Just back from a holiday in Tamil Nadu. For a spell that was so hopelessly mis-planned and unplanned, I must say it ended up being great fun. Since Amit – calm, efficient, centred – is the producer and general go-to-guy for so many international crews shooting documentaries all over India, it’s logical that the one who plans and executes the family holidays should be me. The paranoid and anxious half.
This trip to TN, started, for some reason, by falling between the stools. I had thought we were on the right track - two days each in Mahabalipuram, Pondicherry, Auroville. Spaced out so my back wouldn’t give way. But then I got dire warnings – of major BOREDOM, among other things! Fearfully we went, and, as it turned out - thanks to serendipity and human kindness - we had a blast in every way, especially the visual.
Not only did we enjoy Pondi and Auroville, we met some lovely people in these places too. The highlights of the trip were the monoliths of Mahabs (for me the Mahishasuramardini cave which I walked in alone and the bizarrely wonderful sculpture college); Auroville and the Gump-a-lump Xmas party; and finally, the heritage walk with Ashok Panda of Intach, Pondicherry (later, getting gloriously lost in the Tamil Quarter, finding Choco-la, eating their rum choc and getting high under a hot TN sun), and later still, with exceptional luck, being allowed into Ananda Rangapillai’s house by his kind family.
A lot of what we saw and delighted in on this trip – the rock-cut caves in Mahabs, the street sellers sculpting little stone lockets and statues, the whole of the man-made forest in Auroville, the crocheted shoes they make, the cookies they bake, the houses and streets in Pondi, the plaster cast angels and Santas sold outside Samba Kovil, the beautiful beadwork done on Ravi Varma’s lithos by Ananda Ranga's great-grand-daughter-in-law – was about craft in one form or the other.
But the artist we engaged with the most was Saraswati, a ceramic miniaturist, who lives and works in Dana, the pottery community in Auroville. I’ve long liked Auroville’s tradition of contemporary pottery – as seen thru their mugs and cups and plates. Very beautiful, in a remote, still, cool, forest-glade sort of way.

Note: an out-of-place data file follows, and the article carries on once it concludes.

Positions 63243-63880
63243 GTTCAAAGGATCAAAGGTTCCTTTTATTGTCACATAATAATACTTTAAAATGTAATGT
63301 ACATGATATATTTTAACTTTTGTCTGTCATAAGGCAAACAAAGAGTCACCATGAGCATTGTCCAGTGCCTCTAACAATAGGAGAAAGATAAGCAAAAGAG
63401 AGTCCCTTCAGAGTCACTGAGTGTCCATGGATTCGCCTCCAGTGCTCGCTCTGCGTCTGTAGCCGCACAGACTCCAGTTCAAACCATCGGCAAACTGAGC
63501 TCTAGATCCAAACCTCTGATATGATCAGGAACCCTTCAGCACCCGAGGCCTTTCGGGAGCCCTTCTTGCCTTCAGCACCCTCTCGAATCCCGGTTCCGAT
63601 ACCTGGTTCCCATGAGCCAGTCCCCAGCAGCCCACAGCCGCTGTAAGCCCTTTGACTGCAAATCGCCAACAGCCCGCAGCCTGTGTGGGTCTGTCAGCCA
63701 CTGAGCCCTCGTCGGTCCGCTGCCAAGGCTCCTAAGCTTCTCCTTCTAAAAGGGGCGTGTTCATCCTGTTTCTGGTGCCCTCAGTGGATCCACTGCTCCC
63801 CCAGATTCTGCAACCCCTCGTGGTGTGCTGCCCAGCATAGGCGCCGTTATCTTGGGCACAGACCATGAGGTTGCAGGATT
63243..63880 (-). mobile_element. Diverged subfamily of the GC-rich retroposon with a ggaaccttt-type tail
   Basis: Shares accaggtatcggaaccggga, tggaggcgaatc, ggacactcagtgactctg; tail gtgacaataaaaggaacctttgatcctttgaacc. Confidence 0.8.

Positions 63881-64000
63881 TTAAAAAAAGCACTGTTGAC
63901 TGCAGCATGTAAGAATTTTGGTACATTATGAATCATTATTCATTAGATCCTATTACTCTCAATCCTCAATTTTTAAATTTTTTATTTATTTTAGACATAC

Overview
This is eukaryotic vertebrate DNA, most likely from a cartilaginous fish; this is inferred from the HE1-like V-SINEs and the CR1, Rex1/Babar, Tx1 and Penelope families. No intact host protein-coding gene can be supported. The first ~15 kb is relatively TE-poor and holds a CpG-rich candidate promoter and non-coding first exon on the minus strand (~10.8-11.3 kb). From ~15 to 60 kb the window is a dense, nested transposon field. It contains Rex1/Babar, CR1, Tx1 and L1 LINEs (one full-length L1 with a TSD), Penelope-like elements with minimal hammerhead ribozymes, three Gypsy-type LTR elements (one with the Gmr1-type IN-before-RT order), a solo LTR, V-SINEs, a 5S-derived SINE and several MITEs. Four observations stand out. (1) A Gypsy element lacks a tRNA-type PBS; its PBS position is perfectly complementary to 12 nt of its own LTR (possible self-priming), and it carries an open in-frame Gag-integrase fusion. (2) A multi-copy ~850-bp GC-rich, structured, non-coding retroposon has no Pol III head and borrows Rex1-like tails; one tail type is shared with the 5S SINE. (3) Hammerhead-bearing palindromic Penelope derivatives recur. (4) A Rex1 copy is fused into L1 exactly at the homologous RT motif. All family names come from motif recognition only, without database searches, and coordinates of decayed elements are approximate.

So nothing prepared us for the liveliness of Saraswati’s creations. For its sheer lightness of being. Apart from coffee and some lovely dark chocolate, we were invited to wade through her studio housed in a two-storey house in the middle of the seriously wooded Dana. The studio was colourful, and everything there was small, even the impossibly flat tree frog that leapt across their painted walls. Amit went mad with the photos.
Saraswati’s work is busy, tiny, textured, and totally inventive. Like something out in a story-book-world full of whimsy. Since her pieces are mostly profusely populated miniatures, Saraswati prefers to work with white body clay, which is flexible and thin enough to make what she calls “small and smaller details”.
We can’t help but comment on her unusual colours and how they make the figures look delicate and other-worldly. Turns out that she uses commercial glazes from Russia. “I have got used to them since 20 years, and it’s difficult to break the habit of having really bright and translucent colours,” she qualifies.
Saraswati first heard about Auroville at 15 years. “Since then my mother had dreamt of coming here. It became possible only in 1998, when our country became more open and overcame the main post-Soviet economical crisis. But the final decision of staying here, I took in 2004.” Apart from working in her own studio called Have Fun Pottery, she also teaches at the White Peacock Center for Clay Education with her mother, a teacher and a ceramist.
The house she lives in is greener, wilder than most parts of Auroville that we have walked through (which is, admittedly, not much at all). The tree frogs, the grasses, the flying insects – you feel that it all sort of comes together and resonates through her work, in the many little creatures that she makes to populate her art. “If I were to put it in a hierarchy of values,” she replies, “I would put living in Auroville as a city of dreamers as the most inspiring thing for me. I feel I belong here. Next I would say the green, peaceful surroundings inspire me, and after that, living in Dana. For me it is very important to measure my breath with the rhythm of the big dream of this unique place. I would think that it was a coincidence – a beautiful joke of life – that the Divine put me to live in Dana, where most of the pottery-community live and work.”
There’s a story within each piece that Saraswati crafts, so that you can gaze at it for the longest time. In her kitchen stove series, all of the household’s gustatory needs are found on the stove (including a delicious-loooking fried egg which threatens to ooze off its pan). I loved the earrings and pendants, and her Christmas fridge magnets – a row of snowmen who look like they are in the middle of a good gossip session. Amit’s favourites were, I think, this rather stern, story-book-character looking lady, and this jug which has a world around it.
About her process of creating the pieces, Saraswati says, “Each piece goes through my hands, and this hand-crafting is the longest part of the process. Then it goes through the bisque fire in an electrical furnace for four hours. Then it’s glazed (by brush, all the tiny details are worked on and coloured here), and then it’s finally fired for another six hours. If I am not happy with the result, I may keep adding glazes and firing again till I am satisfied.”
You can see more of Saraswati’s work on her site.